An A-Z Guide To The Search For Plato's Atlantis

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  • NEWS September 2023

    NEWS September 2023

    September 2023. Hi Atlantipedes, At present I am in Sardinia for a short visit. Later we move to Sicily and Malta. The trip is purely vacational. Unfortunately, I am writing this in a dreadful apartment, sitting on a bed, with access to just one useable socket and a small Notebook. Consequently, I possibly will not […]Read More »
  • Joining The Dots

    Joining The Dots

    I have now published my new book, Joining The Dots, which offers a fresh look at the Atlantis mystery. I have addressed the critical questions of when, where and who, using Plato’s own words, tempered with some critical thinking and a modicum of common sense.Read More »

Recent Updates

Vidal-Naquet, Pierre

Pierre Vidal-Naquet (1930-2006) was a noted French historian, political Vidal-Naquetactivist and was also a fervent sceptic regarding the reality of Atlantis. He has frequently written and lectured on the subject with particular reference to the nationalistic zeal that seemed to underlie the theories of so many writers. His recent book [580] presents the radical view that Plato’s Atlantis was actually based on ancient Athens. This work was originally published in French but is now available in an English translation, The Atlantis Story [581].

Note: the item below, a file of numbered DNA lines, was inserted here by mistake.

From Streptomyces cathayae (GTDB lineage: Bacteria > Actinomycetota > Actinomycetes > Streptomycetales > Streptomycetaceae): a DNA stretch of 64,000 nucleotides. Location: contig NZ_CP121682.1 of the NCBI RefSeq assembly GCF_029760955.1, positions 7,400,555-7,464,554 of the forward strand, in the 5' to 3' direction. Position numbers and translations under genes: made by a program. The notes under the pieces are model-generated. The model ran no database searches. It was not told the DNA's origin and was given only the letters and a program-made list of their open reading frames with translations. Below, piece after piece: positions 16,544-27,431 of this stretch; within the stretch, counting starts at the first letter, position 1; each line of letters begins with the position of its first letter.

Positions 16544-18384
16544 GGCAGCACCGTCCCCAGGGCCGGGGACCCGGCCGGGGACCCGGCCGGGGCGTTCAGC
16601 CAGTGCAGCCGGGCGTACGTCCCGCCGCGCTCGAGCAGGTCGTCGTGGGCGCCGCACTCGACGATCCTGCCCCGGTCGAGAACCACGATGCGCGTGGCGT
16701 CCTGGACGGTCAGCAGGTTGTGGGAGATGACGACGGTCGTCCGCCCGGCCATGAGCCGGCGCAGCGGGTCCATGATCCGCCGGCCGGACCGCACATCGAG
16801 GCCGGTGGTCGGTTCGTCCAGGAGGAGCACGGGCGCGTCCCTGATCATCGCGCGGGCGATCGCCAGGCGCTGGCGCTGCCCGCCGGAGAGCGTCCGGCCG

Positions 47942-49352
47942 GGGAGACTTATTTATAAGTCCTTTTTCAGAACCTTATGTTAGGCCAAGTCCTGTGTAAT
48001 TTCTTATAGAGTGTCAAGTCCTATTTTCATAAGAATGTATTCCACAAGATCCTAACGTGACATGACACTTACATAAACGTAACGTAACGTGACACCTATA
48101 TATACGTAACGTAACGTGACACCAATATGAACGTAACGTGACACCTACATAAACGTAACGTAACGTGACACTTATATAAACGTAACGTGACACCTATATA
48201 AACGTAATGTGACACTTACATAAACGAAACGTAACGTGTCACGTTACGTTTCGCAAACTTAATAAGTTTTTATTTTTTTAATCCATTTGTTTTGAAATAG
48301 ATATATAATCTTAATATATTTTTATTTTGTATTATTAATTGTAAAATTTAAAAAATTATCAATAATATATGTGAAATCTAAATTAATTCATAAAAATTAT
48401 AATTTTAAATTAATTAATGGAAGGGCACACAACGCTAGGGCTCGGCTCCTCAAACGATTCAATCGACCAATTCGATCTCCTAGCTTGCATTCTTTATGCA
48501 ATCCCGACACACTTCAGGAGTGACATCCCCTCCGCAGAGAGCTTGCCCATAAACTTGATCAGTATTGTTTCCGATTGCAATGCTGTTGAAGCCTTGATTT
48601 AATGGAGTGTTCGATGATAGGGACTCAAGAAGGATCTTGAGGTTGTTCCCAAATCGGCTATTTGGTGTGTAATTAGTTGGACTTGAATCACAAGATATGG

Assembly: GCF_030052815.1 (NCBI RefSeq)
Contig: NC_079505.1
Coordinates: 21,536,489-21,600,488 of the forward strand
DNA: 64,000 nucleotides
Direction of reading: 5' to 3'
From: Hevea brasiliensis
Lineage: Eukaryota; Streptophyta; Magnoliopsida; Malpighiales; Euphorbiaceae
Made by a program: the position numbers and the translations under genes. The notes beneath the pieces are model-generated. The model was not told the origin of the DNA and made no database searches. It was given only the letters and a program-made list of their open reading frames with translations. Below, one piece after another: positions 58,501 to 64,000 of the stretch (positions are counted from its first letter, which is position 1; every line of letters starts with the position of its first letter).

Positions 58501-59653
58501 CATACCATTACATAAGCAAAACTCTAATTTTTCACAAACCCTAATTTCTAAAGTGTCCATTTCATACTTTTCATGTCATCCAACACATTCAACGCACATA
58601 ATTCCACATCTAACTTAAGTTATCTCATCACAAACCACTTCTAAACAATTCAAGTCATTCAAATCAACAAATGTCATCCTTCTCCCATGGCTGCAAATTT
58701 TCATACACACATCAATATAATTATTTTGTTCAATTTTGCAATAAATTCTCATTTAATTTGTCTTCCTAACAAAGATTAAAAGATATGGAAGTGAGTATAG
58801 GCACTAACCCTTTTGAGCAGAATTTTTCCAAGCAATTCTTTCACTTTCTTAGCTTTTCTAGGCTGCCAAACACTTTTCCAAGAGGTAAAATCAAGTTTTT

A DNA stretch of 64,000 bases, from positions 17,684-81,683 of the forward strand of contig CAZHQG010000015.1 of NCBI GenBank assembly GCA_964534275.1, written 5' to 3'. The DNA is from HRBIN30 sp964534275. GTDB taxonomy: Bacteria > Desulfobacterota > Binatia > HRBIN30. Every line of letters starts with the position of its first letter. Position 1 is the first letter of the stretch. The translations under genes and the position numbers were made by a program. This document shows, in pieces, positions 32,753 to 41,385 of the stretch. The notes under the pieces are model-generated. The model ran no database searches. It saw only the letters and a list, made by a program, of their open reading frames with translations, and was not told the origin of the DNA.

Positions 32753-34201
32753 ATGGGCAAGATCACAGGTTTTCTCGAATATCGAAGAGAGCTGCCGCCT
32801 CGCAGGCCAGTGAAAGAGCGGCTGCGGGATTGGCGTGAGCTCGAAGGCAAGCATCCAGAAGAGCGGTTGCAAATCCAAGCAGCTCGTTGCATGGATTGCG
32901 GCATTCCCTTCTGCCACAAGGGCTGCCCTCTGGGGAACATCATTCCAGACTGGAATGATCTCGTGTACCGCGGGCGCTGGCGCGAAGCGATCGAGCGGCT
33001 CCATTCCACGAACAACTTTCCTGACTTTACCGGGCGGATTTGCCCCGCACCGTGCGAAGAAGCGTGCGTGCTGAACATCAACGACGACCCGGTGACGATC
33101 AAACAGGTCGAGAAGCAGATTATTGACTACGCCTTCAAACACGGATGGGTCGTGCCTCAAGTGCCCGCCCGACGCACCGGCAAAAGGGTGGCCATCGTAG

Thorwald C. Franke has drawn attention to a recent (Oct. 2022) BBC interview with Classics Professor Edith Hall, whose sceptical view of the Atlantis story appears to be strongly influenced by the arguments of Vidal-Naquet. Franke has written a critique of the interview in his Newsletter No. 201(a).

>I found it interesting that Heinz-Guenther Nesselrath, another sceptic, has also written a review of Vidal-Naquet’s book and gave it very weak support, concluding with the following comment(b);

“One puts the book down with mixed feelings: There is no doubt that VN can write very well and that he really knows the things he is talking about, having occupied himself with them for half a century; on the other hand, one can only wonder why he sometimes prefers vague (though often witty) allusions to a clear exposition of things one would like to be informed of, and why he not rarely connects topics with each other that clearly do not belong together (e.g. Frau’s Atlantis theory and the Nazis, or Donnelly’s influential book and the theosophic occultists). All in all, the book could have been better; it looks like something of a missed opportunity.”<

(a) Edith Hall on Plato’s Atlantis – Atlantis-Scout

(b) *